Grammar Ninja is my incentive to get my learners quiet, things tidied away and ready to leave at the end of the class. If they don’t listen, mess about or take too long they just don’t get to play this. the great thing is that the game is about identifying language elements in a sentence but in a fun way. That means they enjoy it enough to want to play it but not that into it that if I want to interrupt it and send them on their way there aren’t too many complaints. Great!
I live and work in Spain so it was nice to find a game such as Extreme Pamplona for my learners to play. Run from the bull and jump over the obstacles in the fastest time possible. Keep a note of learners’ best times in a book. There are actually other stages to this game but I just stick to the first one (set in Spain) and challenge learners to beat the record of the the fastest to date. When to play this? well just for fun if the class has been good and a change in focus is required.
Shopping Cart Hero is short, sweet and fun. To encourage learners more in pair work speaking activities I set up the activity and tell them I’ll walk by listening and let the two who do the best play the game. Learners are more motivated in their speaking activities and I sometimes choose the weaker learners basing my choice on effort rather than attainment. It’s nice to let learners know that effort is just as rewardable and a part of ‘doing well’ as attainment.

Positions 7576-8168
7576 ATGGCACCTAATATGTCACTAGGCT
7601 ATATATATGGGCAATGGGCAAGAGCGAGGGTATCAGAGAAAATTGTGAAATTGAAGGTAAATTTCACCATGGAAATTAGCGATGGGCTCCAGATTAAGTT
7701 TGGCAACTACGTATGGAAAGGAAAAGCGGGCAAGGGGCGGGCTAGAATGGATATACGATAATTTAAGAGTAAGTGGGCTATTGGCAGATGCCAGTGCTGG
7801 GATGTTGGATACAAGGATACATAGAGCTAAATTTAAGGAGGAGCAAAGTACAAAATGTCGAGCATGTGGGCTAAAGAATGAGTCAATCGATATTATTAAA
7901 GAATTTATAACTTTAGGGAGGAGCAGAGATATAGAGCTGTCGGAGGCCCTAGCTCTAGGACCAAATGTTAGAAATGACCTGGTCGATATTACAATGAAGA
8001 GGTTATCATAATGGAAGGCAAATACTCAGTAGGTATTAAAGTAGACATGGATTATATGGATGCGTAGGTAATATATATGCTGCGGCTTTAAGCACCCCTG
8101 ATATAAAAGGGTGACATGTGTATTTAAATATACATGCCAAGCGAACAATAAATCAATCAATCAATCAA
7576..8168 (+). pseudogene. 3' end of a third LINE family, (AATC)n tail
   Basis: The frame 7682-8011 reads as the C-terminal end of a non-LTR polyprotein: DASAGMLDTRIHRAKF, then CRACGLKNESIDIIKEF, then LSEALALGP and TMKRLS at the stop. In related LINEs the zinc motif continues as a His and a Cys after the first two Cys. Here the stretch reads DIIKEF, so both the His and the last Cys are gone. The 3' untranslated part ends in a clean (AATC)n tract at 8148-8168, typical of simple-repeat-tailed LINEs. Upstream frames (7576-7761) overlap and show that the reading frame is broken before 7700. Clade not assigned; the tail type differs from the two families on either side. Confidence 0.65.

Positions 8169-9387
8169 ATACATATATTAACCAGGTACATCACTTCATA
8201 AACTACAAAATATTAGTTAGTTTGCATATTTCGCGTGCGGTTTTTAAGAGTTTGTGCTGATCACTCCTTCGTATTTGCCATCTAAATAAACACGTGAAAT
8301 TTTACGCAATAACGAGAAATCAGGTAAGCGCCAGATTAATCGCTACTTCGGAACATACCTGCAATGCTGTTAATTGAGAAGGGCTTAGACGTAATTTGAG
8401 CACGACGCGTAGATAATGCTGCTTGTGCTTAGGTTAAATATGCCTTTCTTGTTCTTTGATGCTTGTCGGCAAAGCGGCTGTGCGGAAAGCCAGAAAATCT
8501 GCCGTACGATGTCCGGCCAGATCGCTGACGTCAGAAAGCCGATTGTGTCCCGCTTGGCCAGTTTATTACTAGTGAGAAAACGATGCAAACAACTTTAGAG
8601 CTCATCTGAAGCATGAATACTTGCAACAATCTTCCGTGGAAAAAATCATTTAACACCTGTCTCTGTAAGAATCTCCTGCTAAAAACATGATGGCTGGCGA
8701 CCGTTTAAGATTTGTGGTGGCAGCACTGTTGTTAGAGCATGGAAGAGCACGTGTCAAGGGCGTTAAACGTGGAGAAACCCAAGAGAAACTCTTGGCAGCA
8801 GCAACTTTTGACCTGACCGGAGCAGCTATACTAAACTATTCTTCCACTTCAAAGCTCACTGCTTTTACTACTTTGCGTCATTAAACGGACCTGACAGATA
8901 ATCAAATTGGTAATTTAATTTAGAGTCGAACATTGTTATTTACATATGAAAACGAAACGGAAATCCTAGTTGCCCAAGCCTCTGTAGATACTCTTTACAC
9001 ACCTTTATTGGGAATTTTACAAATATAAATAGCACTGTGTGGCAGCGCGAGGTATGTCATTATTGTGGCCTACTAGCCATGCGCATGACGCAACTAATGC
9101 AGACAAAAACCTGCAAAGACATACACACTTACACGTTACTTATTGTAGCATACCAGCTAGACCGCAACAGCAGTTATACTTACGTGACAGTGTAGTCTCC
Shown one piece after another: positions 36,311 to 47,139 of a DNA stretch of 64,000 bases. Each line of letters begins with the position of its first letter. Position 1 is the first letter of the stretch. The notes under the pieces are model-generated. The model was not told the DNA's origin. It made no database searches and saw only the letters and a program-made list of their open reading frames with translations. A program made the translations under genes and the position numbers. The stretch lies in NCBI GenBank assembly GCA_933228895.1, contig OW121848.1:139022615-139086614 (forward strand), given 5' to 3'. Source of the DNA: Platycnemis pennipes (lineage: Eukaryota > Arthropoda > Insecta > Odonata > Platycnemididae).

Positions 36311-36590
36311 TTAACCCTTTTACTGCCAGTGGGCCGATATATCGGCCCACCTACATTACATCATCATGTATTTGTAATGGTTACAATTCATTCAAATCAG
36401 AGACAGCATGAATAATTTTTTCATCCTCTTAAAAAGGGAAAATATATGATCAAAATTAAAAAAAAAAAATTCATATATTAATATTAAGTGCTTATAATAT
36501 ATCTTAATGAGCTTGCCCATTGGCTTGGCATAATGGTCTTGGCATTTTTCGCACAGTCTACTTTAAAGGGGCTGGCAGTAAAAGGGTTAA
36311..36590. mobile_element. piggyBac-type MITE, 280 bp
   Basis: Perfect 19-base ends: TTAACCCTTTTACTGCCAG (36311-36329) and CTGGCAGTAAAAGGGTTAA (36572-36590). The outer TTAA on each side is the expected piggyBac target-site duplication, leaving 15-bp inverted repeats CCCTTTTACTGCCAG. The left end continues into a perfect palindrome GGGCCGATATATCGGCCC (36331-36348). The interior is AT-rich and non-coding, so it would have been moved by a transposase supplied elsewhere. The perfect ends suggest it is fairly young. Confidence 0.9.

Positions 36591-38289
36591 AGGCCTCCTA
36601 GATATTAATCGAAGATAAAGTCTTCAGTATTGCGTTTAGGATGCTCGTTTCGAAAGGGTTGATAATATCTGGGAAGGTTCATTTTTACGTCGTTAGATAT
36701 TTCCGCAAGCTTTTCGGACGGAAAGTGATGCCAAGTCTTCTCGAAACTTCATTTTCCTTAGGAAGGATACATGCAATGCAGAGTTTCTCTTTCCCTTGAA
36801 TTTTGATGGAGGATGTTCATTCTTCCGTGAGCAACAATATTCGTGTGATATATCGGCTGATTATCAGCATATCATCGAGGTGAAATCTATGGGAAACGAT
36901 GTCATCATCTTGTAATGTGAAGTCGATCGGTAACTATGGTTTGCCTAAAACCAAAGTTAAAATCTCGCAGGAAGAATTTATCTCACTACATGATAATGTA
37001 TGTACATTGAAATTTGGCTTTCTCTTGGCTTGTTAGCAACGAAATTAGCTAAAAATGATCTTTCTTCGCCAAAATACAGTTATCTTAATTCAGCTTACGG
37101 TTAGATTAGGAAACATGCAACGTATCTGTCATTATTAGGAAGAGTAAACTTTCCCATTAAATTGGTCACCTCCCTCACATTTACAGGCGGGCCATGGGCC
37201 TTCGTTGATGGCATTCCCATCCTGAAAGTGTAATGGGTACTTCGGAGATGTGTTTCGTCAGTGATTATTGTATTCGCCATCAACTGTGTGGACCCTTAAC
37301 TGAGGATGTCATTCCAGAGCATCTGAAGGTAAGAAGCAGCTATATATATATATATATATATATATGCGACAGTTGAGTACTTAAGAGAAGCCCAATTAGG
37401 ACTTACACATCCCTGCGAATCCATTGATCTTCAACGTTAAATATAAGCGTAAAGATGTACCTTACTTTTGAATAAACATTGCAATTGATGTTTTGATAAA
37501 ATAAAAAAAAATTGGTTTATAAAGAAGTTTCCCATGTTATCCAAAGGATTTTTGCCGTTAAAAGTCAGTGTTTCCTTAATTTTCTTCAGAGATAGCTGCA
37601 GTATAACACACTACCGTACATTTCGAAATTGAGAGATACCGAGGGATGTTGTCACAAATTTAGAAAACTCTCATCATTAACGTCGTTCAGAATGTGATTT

Guess how long and what you have to do in 10 second escape. You have 10 seconds to find objects, solve the puzzle and escape the room. I use this with higher levels after typical workbook fill the gaps exercises. Only one thing – the game gets played by the learner who finishes exercises correctly first but so that the class doesn’t see the game the screen is turned away from the class. When a learner finishes a stage they have twenty seconds to describe the game to the class. This is so that the next learner who plays has an advantage in the game.
What makes a good ‘incentive to work game? Games that:
- are turn based.
- have got no time limit.
- require quick reaction times.
- have a quickly increasing skill level.
- need only the mouse to interact with.
- are challenging to play.
- are fun to play and simple to look at.
- have easy to understand instructions and rules.
- can be paused and returned to with ease.
- have content appropriate for your learners.